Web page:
Of all the things we can do during our time here on Earth, the worst thing you can do is try too hard to be safe. It's only when we accept some risk and strive for the sane (or fun) management thereof, many of us would maintain, that you become fully alive. Motorcycling is an excellent way to shred delusions of immortality, its reward being the most fun you can have without an enamored Scarlett Johansson and a hot tub.
However, one down side to motorcycling is that there are significant periods of time where we can't engage in this holy madness. Work, which provides the vital source of monetary fuel for our two-wheeled love affair, simultaneously encumbers a significant amount of saddle time. The weather can also interfere, though here in the Pacific Northwest we are blessed with a climate where you can at least get out for a spin around town almost all year round.
What gets us through those dark days when our mounts stand idle? Motorcycle writers do, by helping us remember dreams that we've already lived and plan for our dreams of the future. The best writers can even make us feel like we do while riding, articulating the wordless howls of joy that sound deafeningly in our helmets when a ride is JUST right. That's why those of us who love books as well as motorcycles are constantly on the prowl for the next Peter Egan, Austin Vince or Ted Simon. Recently, I was fortunate enough to discover the writing of Jack Lewis and these words are meant to get you as excited about finding more of his work as I am.
I've probably read a number of articles by Jack in Motorcyclist magazine, since returning to riding. I first realized his talent while browsing bookshelves. I then discovered, to my consternation, that he is also a member of a local motorcycling email list, where a mad job market has consigned me to being a lurker for several years. Later, I found one of his books, "Coming and Going on Bikes" in eBook form and purchased it for my Nook reader. I'm here to recommend that you purchase this astoundingly inexpensive eBook and enjoy it as soon as possible because it is really a very enjoyable reading experience.
In the first section, "Riding Home : Coming Back to the World", Jack writes about his return from Operation Iraqi Freedom III and his travels aboard a classic BMW motorcycle as he takes the long way home. When he buries the SKS bullet that could have killed him in the deep waters of a reservoir, you'll want to cheer, as you will again when he reaches his home. And it will make you long for the day when our other brave men and women find their way home.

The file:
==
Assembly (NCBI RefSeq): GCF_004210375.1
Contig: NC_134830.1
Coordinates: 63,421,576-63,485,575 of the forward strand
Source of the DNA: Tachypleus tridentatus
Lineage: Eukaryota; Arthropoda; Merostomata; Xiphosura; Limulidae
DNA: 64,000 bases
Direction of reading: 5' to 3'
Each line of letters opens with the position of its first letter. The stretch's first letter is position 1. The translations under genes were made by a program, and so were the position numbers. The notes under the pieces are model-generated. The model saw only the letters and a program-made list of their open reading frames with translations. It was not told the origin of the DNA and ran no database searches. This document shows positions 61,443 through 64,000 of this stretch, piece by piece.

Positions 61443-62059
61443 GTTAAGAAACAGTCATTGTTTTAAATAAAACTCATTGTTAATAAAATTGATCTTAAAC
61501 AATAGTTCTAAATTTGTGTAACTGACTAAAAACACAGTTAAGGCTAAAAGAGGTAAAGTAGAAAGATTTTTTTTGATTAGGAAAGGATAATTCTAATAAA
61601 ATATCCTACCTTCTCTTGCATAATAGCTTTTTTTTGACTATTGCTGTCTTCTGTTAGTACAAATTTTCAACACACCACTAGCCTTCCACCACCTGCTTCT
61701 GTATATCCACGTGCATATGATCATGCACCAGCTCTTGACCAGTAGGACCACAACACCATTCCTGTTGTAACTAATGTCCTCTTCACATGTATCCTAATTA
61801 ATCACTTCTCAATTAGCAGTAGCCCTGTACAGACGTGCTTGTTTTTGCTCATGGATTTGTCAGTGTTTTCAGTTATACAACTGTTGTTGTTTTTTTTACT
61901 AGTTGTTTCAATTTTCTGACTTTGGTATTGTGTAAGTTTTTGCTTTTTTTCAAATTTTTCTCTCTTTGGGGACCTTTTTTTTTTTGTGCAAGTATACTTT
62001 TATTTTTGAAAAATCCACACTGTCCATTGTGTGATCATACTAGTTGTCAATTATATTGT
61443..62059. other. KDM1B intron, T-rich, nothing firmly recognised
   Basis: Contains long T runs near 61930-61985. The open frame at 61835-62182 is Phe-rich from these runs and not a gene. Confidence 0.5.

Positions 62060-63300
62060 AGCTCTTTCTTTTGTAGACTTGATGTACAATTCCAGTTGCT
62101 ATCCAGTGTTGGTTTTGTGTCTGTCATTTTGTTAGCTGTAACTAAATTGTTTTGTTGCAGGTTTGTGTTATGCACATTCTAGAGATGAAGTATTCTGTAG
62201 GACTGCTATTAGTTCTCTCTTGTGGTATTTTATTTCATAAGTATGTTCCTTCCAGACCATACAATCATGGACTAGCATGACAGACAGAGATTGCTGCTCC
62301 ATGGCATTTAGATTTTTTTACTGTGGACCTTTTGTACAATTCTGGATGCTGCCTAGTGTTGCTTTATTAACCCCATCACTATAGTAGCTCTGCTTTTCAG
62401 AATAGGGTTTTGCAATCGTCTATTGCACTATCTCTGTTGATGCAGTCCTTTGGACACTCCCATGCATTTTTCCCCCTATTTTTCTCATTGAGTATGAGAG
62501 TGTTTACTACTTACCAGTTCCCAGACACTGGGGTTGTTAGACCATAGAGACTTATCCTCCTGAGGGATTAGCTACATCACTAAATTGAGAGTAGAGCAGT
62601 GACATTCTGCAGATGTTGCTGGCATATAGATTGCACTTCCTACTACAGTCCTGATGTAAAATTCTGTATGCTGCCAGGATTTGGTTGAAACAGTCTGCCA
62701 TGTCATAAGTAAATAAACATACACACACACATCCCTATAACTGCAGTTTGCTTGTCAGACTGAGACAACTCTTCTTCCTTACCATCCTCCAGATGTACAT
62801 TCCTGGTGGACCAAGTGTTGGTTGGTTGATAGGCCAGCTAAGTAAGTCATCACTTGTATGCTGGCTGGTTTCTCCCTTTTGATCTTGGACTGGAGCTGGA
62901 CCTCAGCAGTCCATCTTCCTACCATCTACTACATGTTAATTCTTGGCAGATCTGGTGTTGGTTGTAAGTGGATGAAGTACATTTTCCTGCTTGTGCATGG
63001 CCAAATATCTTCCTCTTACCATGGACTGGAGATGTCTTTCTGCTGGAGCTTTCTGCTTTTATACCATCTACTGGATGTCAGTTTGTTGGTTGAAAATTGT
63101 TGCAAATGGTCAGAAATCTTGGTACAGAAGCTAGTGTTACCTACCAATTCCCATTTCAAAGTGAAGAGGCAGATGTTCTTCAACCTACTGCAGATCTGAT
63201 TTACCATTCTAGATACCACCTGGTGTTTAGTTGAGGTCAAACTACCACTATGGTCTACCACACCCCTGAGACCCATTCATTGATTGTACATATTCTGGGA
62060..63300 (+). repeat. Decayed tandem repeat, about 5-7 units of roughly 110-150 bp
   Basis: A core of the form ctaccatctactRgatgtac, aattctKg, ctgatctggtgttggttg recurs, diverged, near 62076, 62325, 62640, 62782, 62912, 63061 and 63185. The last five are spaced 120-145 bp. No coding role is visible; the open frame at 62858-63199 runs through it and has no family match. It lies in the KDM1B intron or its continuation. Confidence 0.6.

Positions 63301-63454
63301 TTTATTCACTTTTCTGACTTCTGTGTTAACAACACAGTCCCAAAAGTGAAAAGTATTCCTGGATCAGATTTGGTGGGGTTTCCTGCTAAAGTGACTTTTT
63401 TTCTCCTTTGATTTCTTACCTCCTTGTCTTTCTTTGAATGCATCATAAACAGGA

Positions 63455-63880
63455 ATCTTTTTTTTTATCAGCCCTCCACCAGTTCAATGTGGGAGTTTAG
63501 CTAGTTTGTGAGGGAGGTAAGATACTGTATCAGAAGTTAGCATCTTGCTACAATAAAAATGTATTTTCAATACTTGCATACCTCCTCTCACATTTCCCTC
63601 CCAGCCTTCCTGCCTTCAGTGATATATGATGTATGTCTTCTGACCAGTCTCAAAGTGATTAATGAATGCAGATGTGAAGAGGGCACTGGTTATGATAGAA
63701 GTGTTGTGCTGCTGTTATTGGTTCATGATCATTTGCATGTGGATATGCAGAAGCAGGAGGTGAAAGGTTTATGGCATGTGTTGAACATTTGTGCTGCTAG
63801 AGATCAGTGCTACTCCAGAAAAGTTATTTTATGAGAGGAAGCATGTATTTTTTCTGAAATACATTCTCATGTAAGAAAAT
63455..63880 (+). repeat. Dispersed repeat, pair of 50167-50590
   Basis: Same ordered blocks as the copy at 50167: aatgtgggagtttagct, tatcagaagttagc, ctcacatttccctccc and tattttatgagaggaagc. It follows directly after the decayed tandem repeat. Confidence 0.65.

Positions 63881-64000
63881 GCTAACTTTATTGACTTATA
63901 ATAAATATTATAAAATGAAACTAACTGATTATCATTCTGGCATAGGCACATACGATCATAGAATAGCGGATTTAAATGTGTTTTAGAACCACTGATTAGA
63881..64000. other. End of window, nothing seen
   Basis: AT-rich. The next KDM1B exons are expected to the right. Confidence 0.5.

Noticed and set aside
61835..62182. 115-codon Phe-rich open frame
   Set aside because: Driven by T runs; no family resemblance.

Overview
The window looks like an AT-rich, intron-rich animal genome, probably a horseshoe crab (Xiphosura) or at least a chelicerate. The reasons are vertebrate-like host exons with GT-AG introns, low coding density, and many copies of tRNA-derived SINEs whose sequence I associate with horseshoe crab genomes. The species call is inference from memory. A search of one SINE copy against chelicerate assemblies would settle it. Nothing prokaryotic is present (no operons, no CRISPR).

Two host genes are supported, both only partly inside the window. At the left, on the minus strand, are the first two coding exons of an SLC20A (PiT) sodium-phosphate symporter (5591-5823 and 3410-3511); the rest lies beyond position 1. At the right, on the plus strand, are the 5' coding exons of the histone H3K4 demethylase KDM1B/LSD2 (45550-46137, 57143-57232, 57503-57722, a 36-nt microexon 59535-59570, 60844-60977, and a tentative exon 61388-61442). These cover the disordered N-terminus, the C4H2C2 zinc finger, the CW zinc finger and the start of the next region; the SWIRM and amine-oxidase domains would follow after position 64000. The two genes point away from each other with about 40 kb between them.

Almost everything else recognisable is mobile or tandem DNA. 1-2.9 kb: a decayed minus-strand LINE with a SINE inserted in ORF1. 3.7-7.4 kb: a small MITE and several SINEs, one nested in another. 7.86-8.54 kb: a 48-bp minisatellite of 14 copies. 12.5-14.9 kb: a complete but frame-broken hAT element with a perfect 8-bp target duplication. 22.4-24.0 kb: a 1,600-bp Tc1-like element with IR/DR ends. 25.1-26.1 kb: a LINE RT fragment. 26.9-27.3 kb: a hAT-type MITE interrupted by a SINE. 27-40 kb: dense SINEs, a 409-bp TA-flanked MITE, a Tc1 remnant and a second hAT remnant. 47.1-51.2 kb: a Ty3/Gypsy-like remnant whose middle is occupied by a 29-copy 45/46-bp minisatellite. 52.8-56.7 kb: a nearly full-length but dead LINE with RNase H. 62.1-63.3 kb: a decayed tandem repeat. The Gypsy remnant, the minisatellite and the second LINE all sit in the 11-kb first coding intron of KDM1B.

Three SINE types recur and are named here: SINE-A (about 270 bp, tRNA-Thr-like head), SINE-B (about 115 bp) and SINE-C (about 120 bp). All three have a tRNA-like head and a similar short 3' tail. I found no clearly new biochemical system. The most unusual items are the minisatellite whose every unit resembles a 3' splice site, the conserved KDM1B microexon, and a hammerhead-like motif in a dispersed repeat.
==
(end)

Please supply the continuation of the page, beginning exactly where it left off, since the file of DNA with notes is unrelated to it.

"What kills Us : Calling in the nine-Line" speaks to motorcyclists who are combat veterans and who are, disturbingly, dying in motorcycle accidents at rates approaching 50% over civilian riders. As Jack illustrates, motorcycles are like weapons in that learning to use them WELL will provide years of riding enjoyment. This is much more appealing than the image of these fine riders dying through lack of the skills that motorcycle riding demands. Seriously people, we want you to come home safe so that we can spend years attending rallies with you!
"Stalin's Revenge" presents interesting information about the BMW-derived Russian-made Ural motorcycle with a sidecar. "Hacked on" follows, with a description of a sidecar class that makes the idea of trying three wheels on a lark sound like a real blast.
"The Bike That Changed My Life" looks at a bike that provided the author important learning opportunities, a Yamaha dual-sport (a versatile type of motorcycle that's very popular these days). "Stoned to the Bone" follows, with an account of a publicity test ride the author made of the F800GS, one of BMW's most popular models in recent years and one that I contemplate possibly bringing home in a couple years (unless an analogous Triumph model gets to me first).
Finally, "Dancing with the Devil" looks at the act of motorcycling as a way of choosing real living over the nearly obsessive quest for sanity that seems to obsess our culture. Motorcyclists know that the avocation they love may someday result in serious injury or death, accept and strive to manage this risk at a level that makes sense to them, accepting the moments of pure joy and adventure and judging that enjoyment as better than a life where fear sets the boundaries of our lives instead of us. It is a thoughtful look at what makes motorcyclists tick.
Now please go and buy this book immediately.